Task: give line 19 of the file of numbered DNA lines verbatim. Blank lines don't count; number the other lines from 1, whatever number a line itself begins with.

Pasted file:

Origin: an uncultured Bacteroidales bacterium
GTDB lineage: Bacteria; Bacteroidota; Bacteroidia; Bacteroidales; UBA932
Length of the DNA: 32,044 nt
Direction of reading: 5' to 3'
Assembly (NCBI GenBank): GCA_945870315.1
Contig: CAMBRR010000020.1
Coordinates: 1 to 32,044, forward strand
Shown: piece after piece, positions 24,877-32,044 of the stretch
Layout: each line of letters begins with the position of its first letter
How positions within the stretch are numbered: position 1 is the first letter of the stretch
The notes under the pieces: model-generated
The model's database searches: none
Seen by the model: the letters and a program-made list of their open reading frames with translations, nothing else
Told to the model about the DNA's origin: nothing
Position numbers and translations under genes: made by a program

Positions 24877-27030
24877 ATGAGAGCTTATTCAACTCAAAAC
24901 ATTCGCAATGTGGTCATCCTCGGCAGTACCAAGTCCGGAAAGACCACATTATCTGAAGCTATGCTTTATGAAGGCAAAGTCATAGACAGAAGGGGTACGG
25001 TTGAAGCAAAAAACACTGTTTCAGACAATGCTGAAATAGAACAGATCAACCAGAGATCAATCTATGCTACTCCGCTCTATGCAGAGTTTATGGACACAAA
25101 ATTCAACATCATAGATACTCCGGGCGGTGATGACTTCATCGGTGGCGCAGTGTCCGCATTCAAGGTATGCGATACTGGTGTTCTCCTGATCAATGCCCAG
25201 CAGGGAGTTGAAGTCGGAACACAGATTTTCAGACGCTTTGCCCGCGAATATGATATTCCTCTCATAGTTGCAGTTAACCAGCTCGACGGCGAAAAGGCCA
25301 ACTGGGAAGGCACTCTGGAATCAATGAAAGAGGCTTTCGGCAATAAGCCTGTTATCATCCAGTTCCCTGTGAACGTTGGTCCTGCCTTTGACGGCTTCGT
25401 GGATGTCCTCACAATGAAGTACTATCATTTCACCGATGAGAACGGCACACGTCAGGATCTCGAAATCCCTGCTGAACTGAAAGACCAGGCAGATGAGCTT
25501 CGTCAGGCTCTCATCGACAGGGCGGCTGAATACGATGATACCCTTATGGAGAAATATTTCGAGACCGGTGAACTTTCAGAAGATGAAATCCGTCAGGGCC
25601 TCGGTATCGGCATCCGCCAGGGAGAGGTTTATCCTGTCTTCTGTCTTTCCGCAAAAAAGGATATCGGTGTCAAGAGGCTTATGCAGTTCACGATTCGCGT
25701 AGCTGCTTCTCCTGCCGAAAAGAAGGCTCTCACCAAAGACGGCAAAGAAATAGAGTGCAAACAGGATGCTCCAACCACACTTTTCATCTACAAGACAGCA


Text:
25001 TTGAAGCAAAAAACACTGTTTCAGACAATGCTGAAATAGAACAGATCAACCAGAGATCAATCTATGCTACTCCGCTCTATGCAGAGTTTATGGACACAAA